What was probably the female LITTLE BITTERN was glimpsed at a private site in the south of the county today.

Friday, 13 July 2012

Male WHINCHAT present for 3rd day


So far so good. No rain for six hours at least, although it did rain all night. Quite warm too, and occasionally sunny

Finally got a chance to check out Springfield Quarry, where Peter Stevens, Dave Cleal, Mike & Rose Collard and David Ferguson had all seen the WHINCHAT in the past two days. Yesterday's rain had worked in my favour and the bird - a very heavily moulted male and presumably a failed breeder - was still showing well on the great selection of weeds and wild flowers growing alongside the former footpath running across the site, just east of Lillyfee's Studio. An unusual midsummer record, although this site annually produces passage Whinchats in double figures.

I was also very pleased to see 2 juvenile COMMON RAVENS around the site, as well as a single flock of 63 STOCK DOVES, 1 moulting adult Lapwing, breeding Linnets and a family party of Common Whitethroats. Also several hundred Meadow Brown butterflies and a few Small Skippers and Small Heaths.

Drastic though was the collapse in numbers of nesting Sand Martins - from a colony last year of several hundred to just 9 active nests this year.


A gorgeous adult male RED-BACKED SHRIKE continues for a third day at Lake Farm Country Park, keeping faithful to a small area of bushes about 100 yards east of the car park. Park by the A437 at TQ 087 804. This is a bird rich haven surrounded by Heathrow development harbouring over 30 breeding pairs of Common Whitethroats, 6 pairs of Meadow Pipit and 5 pairs of Reed Bunting

Saturday, 7 July 2012

Returning waders

Two adult ICELANDIC BLACK-TAILED GODWITS and a WHIMBREL through College Lake BBOWT early this morning, with 2 more WHIMBREL through Spade Oak Pit, Little Marlow. Also numerous Common and Green Sandpipers now on return passage from the Arctic, where it seems as if waders have had a failed breeding season.

Up to 8 Yellow-legged Gulls also at Little Marlow GP

Thursday, 5 July 2012

SABINE'S still present today

Another great batch of shots - taken by Simon West.

At Little Marlow GP today, up to 7 Yellow-legged Gulls in the gull roost.

Wednesday, 4 July 2012

More shots of the Sabine's Gull

Another truly excellent selection of images from professional photographer Paul Keene

And still present for a fourth day

More shots of our celebrity bird - these taken by John Foster

Tuesday, 3 July 2012

There was no need for all that panicking - SABINE'S is still there for its third day

Another fabulous selection of shots of our celebrity bird taken by Martin Parr. Bird still present today on Startop's and showing exceptionally well

Monday, 2 July 2012

And Dave Hutchinson's SABINE'S GULL images from today

MEGA - SABINE'S GULL at Startop's


Awaiting news on a Yorkshire Alpine Swift, I took some time out this morning to do some online updates. I was slowly trawling through emails and eventually came through one from local Tring birder Ian Williams entitled Nuthatch and including his weekend photographic results from the reservoirs. Ian had texted me at 0830 hours yesterday morning with a first-year Little Gull he had found on Startop's and having seen a 'bagfull' at the ressies this year it almost went straight over my head. Anyway, it was gone 1700 hours when I finally got in from work yesterday evening and although I discussed with Carmel the possibility of me checking it out, I fell asleep on the sofa through tiredness. When I reawakened at around 1900 hours, it was time for the Spain-Italy match so I gave it a miss - what a mistake that was.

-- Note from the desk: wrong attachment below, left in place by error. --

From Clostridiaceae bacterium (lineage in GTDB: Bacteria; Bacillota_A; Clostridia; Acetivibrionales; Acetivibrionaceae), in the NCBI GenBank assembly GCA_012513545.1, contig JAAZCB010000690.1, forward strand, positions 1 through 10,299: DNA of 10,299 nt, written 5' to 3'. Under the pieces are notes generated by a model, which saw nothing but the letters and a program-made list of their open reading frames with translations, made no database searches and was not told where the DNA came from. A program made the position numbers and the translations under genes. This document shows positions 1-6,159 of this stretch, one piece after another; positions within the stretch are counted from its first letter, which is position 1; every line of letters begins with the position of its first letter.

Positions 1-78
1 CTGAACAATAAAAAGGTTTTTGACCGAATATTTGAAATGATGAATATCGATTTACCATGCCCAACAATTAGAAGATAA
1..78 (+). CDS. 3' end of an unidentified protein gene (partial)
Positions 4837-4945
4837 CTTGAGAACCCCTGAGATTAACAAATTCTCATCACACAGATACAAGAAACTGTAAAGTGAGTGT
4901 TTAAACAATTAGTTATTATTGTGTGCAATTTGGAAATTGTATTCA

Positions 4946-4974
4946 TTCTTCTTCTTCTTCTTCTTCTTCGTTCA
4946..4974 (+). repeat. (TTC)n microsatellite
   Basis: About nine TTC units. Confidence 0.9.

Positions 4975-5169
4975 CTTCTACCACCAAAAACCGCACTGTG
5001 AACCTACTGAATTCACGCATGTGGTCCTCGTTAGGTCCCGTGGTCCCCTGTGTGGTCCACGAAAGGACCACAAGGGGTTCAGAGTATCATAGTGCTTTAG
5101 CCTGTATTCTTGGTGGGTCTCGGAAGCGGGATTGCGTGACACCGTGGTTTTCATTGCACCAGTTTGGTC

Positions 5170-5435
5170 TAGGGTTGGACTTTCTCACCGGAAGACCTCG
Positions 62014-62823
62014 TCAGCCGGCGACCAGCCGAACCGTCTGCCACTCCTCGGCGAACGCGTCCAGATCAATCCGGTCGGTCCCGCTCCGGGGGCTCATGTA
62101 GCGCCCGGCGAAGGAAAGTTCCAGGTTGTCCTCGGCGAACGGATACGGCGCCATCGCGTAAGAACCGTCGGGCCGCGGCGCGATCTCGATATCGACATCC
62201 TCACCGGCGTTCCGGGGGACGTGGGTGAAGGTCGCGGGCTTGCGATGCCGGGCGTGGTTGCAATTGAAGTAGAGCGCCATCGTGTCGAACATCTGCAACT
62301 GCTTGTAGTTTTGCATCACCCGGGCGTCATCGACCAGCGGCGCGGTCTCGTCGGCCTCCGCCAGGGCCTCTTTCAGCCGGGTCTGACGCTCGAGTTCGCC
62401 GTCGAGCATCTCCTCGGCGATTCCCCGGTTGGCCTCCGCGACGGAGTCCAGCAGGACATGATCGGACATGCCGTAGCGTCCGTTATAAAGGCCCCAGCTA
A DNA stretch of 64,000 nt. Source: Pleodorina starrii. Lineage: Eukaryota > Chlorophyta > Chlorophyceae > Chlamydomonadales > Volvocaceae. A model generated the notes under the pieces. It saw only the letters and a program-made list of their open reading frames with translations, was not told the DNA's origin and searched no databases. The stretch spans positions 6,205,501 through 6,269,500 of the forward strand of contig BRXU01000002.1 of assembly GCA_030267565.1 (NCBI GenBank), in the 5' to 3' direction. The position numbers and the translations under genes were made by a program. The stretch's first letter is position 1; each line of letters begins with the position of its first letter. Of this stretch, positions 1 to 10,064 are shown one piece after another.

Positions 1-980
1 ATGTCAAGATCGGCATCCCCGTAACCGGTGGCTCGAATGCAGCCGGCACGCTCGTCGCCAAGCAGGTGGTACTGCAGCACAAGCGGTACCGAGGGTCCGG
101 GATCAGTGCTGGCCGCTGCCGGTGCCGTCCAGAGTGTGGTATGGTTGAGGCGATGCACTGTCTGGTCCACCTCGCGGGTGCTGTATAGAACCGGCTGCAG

Anyhow, to get back on track, I started to upload Ian's images on to my Tring Reservoirs blog site - starting first with the juvenile Nuthatch. Then, without opening any of the shots, I started a new thread on the Little Gull. The first image started to unravel on the blogger screen and I could hardly believe what I was seeing - the bird appeared to be a SABINE'S GULL. I then continued uploading all six images and they were all of a Sabine's Gull ! Surely Ian could not have got it wrong I thought - perhaps he had mixed up the shots. I phoned him straight away and questioned him - there was no doubt that it was yesterday's bird. What a mega - and around all day without anyone other than Ian and MC seeing it. Ian was as mortified as me and apologised repeatedly for the unfortunate misid. I felt physically sick as here again I was expecting to miss out on a mega that should have been just 15 minutes drive down the road. In fact the stress of missing such an excellent bird locally, in addition to the recent Savi's Warbler, Eastern Crowned Warbler and Spotted Sandpiper, set my migraine off and I struggled to think straight.

I scrambled my mobile and informed numerous contacts of the incredulous news. Fortunately, MC would be back on site within ten minutes. I was praying that the Sabine's had been blown inland from the Atlantic on the weekend's strong southwesterlies, the same weather displaying large and unusual numbers of Pomarine Skuas. I was incredibly lucky - the bird was still there.